Defendants maintain that the previous action filed by Plaintiff is identical to the action currently before the Court. In S.D. Civil Case No. 04cv1662, the district court denied Plaintiff's Motion to Proceed In Forma Pauperis ("IFP") pursuant to 28 U.S.C. § 1915(g)*fn1 because Plaintiff had filed three civil actions or appeals that had been dismissed as frivolous or malicious or for failure to state a claim. See S.D. Civil Case No. 04cv1662, September 17, 2004 Order at 6. The district court went on to find that Plaintiff's complaint was subject to sua sponte dismissal because it appeared from the face of Plaintiff's pleading that his claims were barred by the applicable statute of limitations. Id. at 4-5.

  The doctrine of res judicata or claim preclusion applies in actions where: "(1) the same parties, or their privies, were involved in the same litigation, (2) the prior litigation involved the same claim or cause of action as the later suit, and (3) the prior litigation was terminated by a final judgment on the merits." See Central Delta Water Agency v. United States of America, et al., 306 F.3d 938, 952 (9th Cir. 2002) (citations omitted). Plaintiff does not dispute in his Opposition that any of the above elements have not been met. Instead, Plaintiff attempts to argue that the district court in S.D. Cal. Civil Case No. 04cv1662 was simply wrong when the district court issued its order dismissing Plaintiff's complaint as barred by the applicable statute of limitations. However, Plaintiff chose not to file an appeal in that action nor did he file any motions seeking to vacate the district court's judgment dismissing his complaint.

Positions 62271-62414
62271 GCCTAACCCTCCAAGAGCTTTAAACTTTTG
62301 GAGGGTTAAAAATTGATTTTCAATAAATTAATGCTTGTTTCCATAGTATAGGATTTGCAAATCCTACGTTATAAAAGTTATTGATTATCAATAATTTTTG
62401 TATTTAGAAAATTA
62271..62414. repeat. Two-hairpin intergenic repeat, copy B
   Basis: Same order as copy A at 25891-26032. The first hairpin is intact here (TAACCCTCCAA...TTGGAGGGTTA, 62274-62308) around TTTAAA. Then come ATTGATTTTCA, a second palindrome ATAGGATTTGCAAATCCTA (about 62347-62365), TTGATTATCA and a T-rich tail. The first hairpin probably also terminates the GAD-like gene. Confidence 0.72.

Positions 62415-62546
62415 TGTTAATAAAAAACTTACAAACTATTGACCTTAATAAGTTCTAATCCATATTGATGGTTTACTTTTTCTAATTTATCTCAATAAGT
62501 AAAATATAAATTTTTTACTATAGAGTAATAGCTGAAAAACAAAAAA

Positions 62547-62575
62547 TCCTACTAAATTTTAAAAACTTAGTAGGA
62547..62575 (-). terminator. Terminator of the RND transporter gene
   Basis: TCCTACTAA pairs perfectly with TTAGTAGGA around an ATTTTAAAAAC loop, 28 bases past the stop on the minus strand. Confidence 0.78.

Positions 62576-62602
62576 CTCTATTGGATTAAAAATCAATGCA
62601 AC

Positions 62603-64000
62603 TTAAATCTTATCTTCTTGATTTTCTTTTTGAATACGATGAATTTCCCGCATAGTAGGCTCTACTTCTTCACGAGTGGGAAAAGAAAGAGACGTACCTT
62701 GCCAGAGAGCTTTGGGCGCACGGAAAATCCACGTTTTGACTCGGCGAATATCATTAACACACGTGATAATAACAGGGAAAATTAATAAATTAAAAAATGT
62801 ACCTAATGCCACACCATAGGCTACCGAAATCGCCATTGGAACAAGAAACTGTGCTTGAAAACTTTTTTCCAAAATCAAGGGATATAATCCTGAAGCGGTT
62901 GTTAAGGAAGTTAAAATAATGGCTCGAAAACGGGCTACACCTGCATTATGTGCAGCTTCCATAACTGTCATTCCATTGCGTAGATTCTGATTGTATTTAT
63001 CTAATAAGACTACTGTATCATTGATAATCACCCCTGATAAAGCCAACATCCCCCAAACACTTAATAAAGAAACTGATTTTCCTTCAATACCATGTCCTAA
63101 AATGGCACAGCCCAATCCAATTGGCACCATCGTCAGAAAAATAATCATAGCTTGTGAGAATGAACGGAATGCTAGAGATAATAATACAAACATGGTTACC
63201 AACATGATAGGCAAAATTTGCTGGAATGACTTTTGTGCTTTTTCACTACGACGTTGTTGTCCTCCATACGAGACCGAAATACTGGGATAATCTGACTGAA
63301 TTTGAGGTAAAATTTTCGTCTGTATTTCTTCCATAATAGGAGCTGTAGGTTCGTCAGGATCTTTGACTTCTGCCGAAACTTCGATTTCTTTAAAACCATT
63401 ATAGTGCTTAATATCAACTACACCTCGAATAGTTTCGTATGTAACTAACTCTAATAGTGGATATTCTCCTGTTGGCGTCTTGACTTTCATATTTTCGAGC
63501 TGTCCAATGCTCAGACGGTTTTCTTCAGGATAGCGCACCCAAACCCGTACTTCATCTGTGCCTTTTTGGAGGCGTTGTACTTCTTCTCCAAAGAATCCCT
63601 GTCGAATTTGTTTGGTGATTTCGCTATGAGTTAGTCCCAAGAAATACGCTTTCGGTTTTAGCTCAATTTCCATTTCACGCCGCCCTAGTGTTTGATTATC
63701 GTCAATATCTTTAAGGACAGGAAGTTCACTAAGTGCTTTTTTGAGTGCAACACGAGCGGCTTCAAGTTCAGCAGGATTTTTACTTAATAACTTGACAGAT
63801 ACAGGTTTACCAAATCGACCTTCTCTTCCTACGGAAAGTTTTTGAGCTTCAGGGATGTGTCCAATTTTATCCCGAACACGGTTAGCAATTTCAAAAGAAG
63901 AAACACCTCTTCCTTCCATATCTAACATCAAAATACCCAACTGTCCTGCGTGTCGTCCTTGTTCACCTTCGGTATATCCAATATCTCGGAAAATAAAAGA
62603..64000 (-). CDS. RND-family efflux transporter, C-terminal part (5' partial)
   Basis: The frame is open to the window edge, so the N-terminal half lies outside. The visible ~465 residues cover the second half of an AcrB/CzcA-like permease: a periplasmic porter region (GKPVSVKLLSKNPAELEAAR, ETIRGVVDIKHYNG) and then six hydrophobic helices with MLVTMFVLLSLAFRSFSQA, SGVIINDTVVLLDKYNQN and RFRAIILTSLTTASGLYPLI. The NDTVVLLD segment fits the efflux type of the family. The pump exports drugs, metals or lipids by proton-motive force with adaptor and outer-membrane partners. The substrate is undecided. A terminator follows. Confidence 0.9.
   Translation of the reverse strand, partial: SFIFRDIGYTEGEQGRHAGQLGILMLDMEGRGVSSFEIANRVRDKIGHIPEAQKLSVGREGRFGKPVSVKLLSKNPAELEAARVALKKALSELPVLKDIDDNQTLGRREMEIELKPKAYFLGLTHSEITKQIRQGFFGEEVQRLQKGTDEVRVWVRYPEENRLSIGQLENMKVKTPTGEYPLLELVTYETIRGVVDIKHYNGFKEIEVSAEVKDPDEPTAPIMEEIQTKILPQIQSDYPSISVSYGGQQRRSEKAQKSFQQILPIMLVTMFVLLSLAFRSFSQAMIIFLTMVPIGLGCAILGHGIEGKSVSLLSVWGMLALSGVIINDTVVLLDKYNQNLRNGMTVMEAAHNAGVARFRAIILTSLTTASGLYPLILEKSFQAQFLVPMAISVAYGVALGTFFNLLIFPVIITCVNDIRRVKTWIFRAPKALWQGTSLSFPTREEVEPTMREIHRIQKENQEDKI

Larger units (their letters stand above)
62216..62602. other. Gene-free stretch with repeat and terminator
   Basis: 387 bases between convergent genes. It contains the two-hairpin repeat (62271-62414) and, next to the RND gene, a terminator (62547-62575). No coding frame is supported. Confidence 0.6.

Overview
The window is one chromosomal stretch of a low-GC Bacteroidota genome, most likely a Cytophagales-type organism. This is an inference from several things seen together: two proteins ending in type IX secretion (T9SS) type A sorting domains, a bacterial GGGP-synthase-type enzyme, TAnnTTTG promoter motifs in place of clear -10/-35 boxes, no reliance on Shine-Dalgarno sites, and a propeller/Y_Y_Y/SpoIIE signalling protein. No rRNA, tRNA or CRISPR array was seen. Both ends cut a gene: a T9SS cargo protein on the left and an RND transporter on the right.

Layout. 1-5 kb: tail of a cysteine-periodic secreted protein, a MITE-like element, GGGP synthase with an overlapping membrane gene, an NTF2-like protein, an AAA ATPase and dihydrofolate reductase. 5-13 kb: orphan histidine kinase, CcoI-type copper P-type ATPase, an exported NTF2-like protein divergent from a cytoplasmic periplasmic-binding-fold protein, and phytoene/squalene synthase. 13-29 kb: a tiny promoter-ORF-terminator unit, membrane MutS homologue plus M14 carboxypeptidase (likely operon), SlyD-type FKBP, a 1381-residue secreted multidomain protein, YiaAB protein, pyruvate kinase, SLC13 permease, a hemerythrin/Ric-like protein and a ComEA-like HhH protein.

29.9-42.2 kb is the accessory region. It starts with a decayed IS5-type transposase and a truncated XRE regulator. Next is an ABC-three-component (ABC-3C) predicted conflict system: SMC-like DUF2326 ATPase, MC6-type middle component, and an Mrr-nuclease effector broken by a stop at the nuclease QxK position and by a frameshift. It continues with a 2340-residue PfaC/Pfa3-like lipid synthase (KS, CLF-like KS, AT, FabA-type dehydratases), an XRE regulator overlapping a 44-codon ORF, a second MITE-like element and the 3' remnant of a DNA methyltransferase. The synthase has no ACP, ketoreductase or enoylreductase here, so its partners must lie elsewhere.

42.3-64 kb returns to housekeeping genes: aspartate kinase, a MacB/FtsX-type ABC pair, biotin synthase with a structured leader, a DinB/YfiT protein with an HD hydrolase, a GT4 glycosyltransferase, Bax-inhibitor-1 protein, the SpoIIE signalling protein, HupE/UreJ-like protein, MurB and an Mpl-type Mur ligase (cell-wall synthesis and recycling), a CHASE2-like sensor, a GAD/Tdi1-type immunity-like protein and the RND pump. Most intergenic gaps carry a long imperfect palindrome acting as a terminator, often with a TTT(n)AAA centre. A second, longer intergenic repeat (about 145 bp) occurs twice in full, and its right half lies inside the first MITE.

It is now clear to this Court upon reviewing the complaint filed in S.D. Cal. Civil Case No. 04cv1662, that the action presently before this Court is duplicative of the previous action. It involves the exact same set of facts and the same parties with the exception of Defendant Raupe. Defendant Raupe is no longer a party to this action pursuant to Plaintiff's request for voluntary dismissal of Defendant Raupe filed on August 10, 2005 [Doc. No. 35]. Finally, a dismissal on statute of limitations grounds is a judgment on the merits. See Tahoe Sierra Preservation Council, Inc. v. Tahoe Regional Planning Agency, et al., 322 F.3d 1064, 1081 (9th Cir. 2003). The Court GRANTS Defendants' Motion to Dismiss Plaintiff's First Amended Complaint pursuant to FED.R.CIV.P. 12(b)(6) on res judicata grounds. Defendant Raupe, who was not a Defendant in the previous action, argues that she should be dismissed on collateral estoppel grounds. In the alternative, Defendant Raupe moves to dismiss Plaintiff's Fourteenth Amendment claims on the grounds that his allegations fail to state a claim upon which relief can be granted. However, the Court need not reach these issues as Plaintiff voluntarily dismissed Defendant Raupe from this action on August 10, 2005. See Pl.'s Request for Voluntary Dismissal [Doc. No. 35].

  III. Conclusion and Order

  Good cause appearing, IT IS HEREBY ORDERED that:

  Defendants' Motion to Dismiss Plaintiff's First Amended Complaint pursuant to FED.R.CIV.P. 12(b)(6) [Doc. No. 27] is GRANTED, without leave to amend, on res judicata grounds.

  The Clerk shall close the file.